Written by guest blogger, Jeff Gill, program assistant at the Newark Earthworks Center.
Gerard Baker is a Mandan-Hidatsa Native American, and has served in the National Park Service as Superintendent of the Little Bighorn National Battlefield, and in that same role at Mount Rushmore National Memorial. He was appointed as NPS assistant director for American Indian Relations before his retirement last year.
Dr. Baker hasn‘t retired much, traveling the country to advise and consult on Native American issues. Recently, he accepted an invitation from the Newark Earthworks Center & the Ohio Historical Society to join a tour/symposium on the World Heritage Site nominations for the Ohio Hopewell Ceremonial Earthworks and Serpent Mound.
On our bus traveling from Serpent Mound up to Seip Earthworks and the Hopewell Site, I had the chance to talk to Gerard about a number of subjects of mutual interest, including OHS’s first Curator of Archaeology, Warren K. Moorehead (serving from 1894-1897). We discussed the history of archaeology in general, and Moorehead in particular, particularly about the change in Moorehead’s understanding of American Indians after his trip to report on the Ghost Dance phenomenon on the Pine Ridge Reservation in 1890, and his escort under military guard away from the scene literally the day before the infamous Wounded Knee massacre of Dec. 29, 1890.
There was a question related to the tribal groups involved that carried over into breakfast the next morning, and I recalled a particular picture that is in the Moorehead papers in the OHS Archives; we agreed that it might be useful for Gerard to look at that picture when we got to our last stop in Columbus, at the Ohio History Center, later that day. We would have to work fast to find and show the image to him before he had to leave for the airport.
When our World Heritage Site group arrived in Columbus, Dr. Brad Lepper, the most recent Curator of Archaeology, helped me find the office of Lisa Wood, Curator for Visual Resources. We asked her if we could get a look at the picture in question from the Moorehead holdings, mostly taken at Pine Ridge in 1890. As she opened the folder with the accession information, I read over her shoulder the notes of other items “foldered” in that box, including pictures Moorehead had marked “Hidatsa.”
“Could you pull those pictures, too?” I asked. Just because. Maybe it would be someone whose history Gerard would know.
While Lisa dove into the archives, Brad and I went back into the conference room where Gerard and the rest of the World Heritage team were gathering. We continued our discussion of the tentative list and how to maintain the Ohio Hopewell earthworks in the process, until the next break when Brad said “the photos are probably ready.”
When I looked at the prints Warren had done back in 1890, and read the penciled inscriptions on the back, there was one from the Hidatsa folder that was striking in its own right. Looking at the face staring calmly back across the 120+ years, I felt there was something more than a little familiar about that gaze. An older man, in a turban-like headcovering, fenced about with what turned out to be goose, not eagle feathers; he had two grandchildren at either side, or so the inscription on the reverse stated in Moorehead’s (to me) familiar handwriting, plus a name for the central figure.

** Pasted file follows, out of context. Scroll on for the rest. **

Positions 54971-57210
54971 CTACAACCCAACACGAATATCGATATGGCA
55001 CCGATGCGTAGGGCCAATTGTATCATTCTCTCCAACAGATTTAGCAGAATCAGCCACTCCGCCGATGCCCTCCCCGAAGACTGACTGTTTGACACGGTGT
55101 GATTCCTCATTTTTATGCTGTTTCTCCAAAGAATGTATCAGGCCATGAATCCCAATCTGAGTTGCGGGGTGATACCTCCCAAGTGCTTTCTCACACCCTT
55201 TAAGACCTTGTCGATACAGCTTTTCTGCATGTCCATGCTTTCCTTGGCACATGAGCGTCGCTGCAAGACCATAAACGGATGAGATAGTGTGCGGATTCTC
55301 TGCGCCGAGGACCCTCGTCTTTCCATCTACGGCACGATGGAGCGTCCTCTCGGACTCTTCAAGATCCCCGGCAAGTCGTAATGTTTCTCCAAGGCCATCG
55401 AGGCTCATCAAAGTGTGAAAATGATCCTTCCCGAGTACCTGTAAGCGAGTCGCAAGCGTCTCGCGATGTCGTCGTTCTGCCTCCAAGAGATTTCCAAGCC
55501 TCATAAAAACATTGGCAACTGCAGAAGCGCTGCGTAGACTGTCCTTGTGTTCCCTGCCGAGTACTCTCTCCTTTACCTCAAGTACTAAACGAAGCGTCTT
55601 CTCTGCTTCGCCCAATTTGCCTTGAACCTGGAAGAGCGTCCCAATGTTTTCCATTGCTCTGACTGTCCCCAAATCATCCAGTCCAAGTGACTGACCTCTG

Heading back into the conference room, the discussions had already resumed, so I sidled up next to Gerard’s place, and leaned over to whisper “here’s the Wounded Knee picture we were discussing, but I thought you might appreciate this other photo.” Leaving the photocopies we’d made behind, I walked back around the room to my seat.
Just as I sat down, I felt a hand on my elbow: it was Gerard, who had dashed quietly after me with but a single look at the front and back of the picture I’d passed along. He gestured to the hallway door, and walked through it, so of course I followed.
Out in the hall, Gerard said simply: “That’s my great-grandfather.” There was no doubt about the identification whatsoever. Moorehead had written on the back “Short Bull, oldest Mandan Indian, 72 yrs, died 1907, Fort Berthold, his grandchildren surround him.” Gerard explained that his father had told him, growing up on the Fort Berthold Reservation of the Mandan-Hidatsa-Arikira or “Three Affiliated Tribes,” about this illustrious ancestor, whose visions had led him to wear just this quite unique head-dress, almost a turban, with goose feathers placed upright in the folds of the material, marking the influence of the Goose Clan for Short Bull’s family.
“I only have one other picture of him, and it’s small, with his face looking away from the camera, plus it’s blurry,” said Gerard softly, looking at the striking portrait we had rediscovered. Short Bull is looking directly at us through the lens, seen in full with four grandchildren (their names, sadly, not noted on the back or in the file) standing all around him.
The other Moorehead photo turned out to be inconclusive and not all that interesting for the reasons we had originally considered (perhaps that’s another post). But it led us to the right folder, and a note from somewhere before Moorehead’s 1939 death, which allowed us to offer Dr. Gerard Baker a glimpse at his own family history, safely preserved in the Archives of the Ohio Historical Society for all these years, waiting for someone to come and match their own stories to this vivid image.
Thank you to Gerard for giving us permission to share this story of his own family reunion with you! He says it might just make the front of his own Christmas cards this year . . .